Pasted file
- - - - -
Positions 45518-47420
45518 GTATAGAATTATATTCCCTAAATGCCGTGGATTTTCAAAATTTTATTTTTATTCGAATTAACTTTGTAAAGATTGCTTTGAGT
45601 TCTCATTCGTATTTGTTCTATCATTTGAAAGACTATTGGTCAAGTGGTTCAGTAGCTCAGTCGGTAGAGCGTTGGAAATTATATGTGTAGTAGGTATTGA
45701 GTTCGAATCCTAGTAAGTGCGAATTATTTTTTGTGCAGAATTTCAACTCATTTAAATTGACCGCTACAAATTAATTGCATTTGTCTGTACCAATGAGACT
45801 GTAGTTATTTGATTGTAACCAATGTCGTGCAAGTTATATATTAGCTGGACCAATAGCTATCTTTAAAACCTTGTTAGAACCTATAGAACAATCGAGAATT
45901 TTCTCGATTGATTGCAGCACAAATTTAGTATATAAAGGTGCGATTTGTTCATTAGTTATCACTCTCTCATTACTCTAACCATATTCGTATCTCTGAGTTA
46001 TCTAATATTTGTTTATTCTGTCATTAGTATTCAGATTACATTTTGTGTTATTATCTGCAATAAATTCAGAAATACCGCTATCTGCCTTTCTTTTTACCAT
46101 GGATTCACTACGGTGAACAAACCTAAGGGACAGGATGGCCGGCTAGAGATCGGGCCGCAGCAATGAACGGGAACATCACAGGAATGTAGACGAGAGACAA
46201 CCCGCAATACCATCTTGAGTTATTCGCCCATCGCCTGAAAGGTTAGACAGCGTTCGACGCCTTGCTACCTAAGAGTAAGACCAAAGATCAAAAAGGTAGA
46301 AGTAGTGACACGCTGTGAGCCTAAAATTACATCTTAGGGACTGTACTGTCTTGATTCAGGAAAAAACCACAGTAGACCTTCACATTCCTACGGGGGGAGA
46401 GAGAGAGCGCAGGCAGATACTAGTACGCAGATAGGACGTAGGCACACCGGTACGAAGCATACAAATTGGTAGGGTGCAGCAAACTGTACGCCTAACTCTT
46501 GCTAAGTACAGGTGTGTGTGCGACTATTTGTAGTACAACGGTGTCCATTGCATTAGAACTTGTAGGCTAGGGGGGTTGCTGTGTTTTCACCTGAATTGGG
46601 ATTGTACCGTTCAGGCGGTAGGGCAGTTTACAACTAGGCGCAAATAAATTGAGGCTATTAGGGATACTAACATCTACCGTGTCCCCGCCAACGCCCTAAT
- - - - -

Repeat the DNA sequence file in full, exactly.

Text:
Positions 45518-47420
45518 GTATAGAATTATATTCCCTAAATGCCGTGGATTTTCAAAATTTTATTTTTATTCGAATTAACTTTGTAAAGATTGCTTTGAGT
45601 TCTCATTCGTATTTGTTCTATCATTTGAAAGACTATTGGTCAAGTGGTTCAGTAGCTCAGTCGGTAGAGCGTTGGAAATTATATGTGTAGTAGGTATTGA
45701 GTTCGAATCCTAGTAAGTGCGAATTATTTTTTGTGCAGAATTTCAACTCATTTAAATTGACCGCTACAAATTAATTGCATTTGTCTGTACCAATGAGACT
45801 GTAGTTATTTGATTGTAACCAATGTCGTGCAAGTTATATATTAGCTGGACCAATAGCTATCTTTAAAACCTTGTTAGAACCTATAGAACAATCGAGAATT
45901 TTCTCGATTGATTGCAGCACAAATTTAGTATATAAAGGTGCGATTTGTTCATTAGTTATCACTCTCTCATTACTCTAACCATATTCGTATCTCTGAGTTA
46001 TCTAATATTTGTTTATTCTGTCATTAGTATTCAGATTACATTTTGTGTTATTATCTGCAATAAATTCAGAAATACCGCTATCTGCCTTTCTTTTTACCAT
46101 GGATTCACTACGGTGAACAAACCTAAGGGACAGGATGGCCGGCTAGAGATCGGGCCGCAGCAATGAACGGGAACATCACAGGAATGTAGACGAGAGACAA
46201 CCCGCAATACCATCTTGAGTTATTCGCCCATCGCCTGAAAGGTTAGACAGCGTTCGACGCCTTGCTACCTAAGAGTAAGACCAAAGATCAAAAAGGTAGA
46301 AGTAGTGACACGCTGTGAGCCTAAAATTACATCTTAGGGACTGTACTGTCTTGATTCAGGAAAAAACCACAGTAGACCTTCACATTCCTACGGGGGGAGA
46401 GAGAGAGCGCAGGCAGATACTAGTACGCAGATAGGACGTAGGCACACCGGTACGAAGCATACAAATTGGTAGGGTGCAGCAAACTGTACGCCTAACTCTT
46501 GCTAAGTACAGGTGTGTGTGCGACTATTTGTAGTACAACGGTGTCCATTGCATTAGAACTTGTAGGCTAGGGGGGTTGCTGTGTTTTCACCTGAATTGGG
46601 ATTGTACCGTTCAGGCGGTAGGGCAGTTTACAACTAGGCGCAAATAAATTGAGGCTATTAGGGATACTAACATCTACCGTGTCCCCGCCAACGCCCTAAT